Navy Shuler is selected as top D2 male athlete in a major sport. He passed for 4,112 yards and 45 TDs in ‘18 for Christ School, a magnet school and football power among private schools in the state. His father Heath Shuler, former congressman, was at the banquet. Heath quarterbacked Swain to three 1A state titles in a row through 1991, starred for Tennessee Vols, then played in the NFL.

Overall D2 female athlete is Rachel Kuehn, of Asheville School golf and tennis. She is the NHSCA (coaches) National Senior Girls’ Golf Athlete of the Year — merely the second ever from this state. Kuehn won the state amateur title in ’18. She shot a 138 as a senior to win her third straight state prep tourney title, among private school female golfers. She is heading to Wake Forest.

Other D2 winners from Buncombe are U. of Michigan-bound swimmer Madeleine Bauer (olympic) of Carolina Day, and Asheville Christian Academy cross country males (olympic).

Hall of Famers
Three of four new Hall of Fame inductees are coaches; the fourth is WCU star DB Tiger Greene. Carroll Wright coached football at Brevard (’74-79), West Henderson (’81-87) and Pisgah (’88-93), averaging wins in three of four games. Jolly Wright had the Right Stuff as a motivator, winning 13 conference crowns. He was 232-108-8 (.696) overall, with all 31 seasons winning ones.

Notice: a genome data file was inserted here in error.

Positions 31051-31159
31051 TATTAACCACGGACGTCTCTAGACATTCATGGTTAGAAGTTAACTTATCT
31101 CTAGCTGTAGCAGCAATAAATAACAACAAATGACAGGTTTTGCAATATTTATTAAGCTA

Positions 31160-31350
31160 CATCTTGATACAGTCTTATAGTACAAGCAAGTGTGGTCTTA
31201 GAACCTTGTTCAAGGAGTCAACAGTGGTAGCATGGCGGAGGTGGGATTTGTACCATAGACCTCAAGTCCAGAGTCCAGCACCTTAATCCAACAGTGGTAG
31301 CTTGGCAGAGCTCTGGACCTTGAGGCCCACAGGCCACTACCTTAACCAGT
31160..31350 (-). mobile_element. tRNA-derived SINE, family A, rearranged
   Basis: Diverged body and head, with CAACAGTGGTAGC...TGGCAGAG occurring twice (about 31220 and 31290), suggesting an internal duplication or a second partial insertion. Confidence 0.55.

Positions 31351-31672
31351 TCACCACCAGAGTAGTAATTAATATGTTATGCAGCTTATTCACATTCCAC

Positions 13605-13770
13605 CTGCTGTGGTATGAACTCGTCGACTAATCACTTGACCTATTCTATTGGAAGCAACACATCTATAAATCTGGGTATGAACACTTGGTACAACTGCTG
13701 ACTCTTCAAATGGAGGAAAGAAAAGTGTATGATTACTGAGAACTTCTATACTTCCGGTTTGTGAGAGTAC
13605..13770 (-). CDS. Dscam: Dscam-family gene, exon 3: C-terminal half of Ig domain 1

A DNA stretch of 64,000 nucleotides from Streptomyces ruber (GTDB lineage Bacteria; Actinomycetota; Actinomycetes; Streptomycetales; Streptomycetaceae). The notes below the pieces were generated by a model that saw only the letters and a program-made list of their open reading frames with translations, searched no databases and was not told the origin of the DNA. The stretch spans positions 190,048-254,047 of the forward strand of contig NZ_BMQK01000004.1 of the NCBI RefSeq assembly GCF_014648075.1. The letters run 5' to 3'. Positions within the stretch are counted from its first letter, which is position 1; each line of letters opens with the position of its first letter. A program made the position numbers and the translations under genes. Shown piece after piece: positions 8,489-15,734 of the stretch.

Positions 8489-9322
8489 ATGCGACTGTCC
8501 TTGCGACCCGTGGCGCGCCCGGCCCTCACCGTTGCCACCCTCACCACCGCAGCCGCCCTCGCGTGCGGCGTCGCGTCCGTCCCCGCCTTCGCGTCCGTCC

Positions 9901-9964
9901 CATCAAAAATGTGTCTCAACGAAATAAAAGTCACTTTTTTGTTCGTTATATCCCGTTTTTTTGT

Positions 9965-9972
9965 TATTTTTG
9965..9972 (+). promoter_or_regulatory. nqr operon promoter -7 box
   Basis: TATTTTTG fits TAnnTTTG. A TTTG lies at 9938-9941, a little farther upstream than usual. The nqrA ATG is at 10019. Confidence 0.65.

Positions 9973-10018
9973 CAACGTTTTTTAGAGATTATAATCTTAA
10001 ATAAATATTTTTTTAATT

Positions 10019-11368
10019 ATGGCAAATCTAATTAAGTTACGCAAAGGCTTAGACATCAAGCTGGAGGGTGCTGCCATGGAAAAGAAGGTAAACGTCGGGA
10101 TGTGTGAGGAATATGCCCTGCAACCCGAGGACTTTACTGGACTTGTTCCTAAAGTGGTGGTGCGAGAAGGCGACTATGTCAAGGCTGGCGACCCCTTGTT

Enka’s Susan DeWeese went 491-196 in volleyball in 1975-2005. She spiced Sugar Jet competitive spirit. DeWeese said “don’t waste your talent” is her mandate. The late Tom Pryor got Edneyville Lady Yellow Jackets basketball swarming. Pryor has the WNC wins mark with 702 (vs. merely 244 defeats), in 43 seasons.
Two other coaches got lifetime awards. Gene Hammonds coached Asheville Cougar baseball for 35 years, starting in 1969. He gave needy players money for clothes. Buddy Baldwin was 325-273 in 25 boys’ hoops seasons at TCR, starting when the school opened in ’62 and he was age 22. He was 25-0 in the ‘73-74 regular season.

Two-time NCAA champion coach Roy Williams of UNC, among dignitaries at the banquet, calls Coach Baldwin the “most influential person in my life,” and as a father figure the “first person to give me confidence. I still consult him, for major decisions.”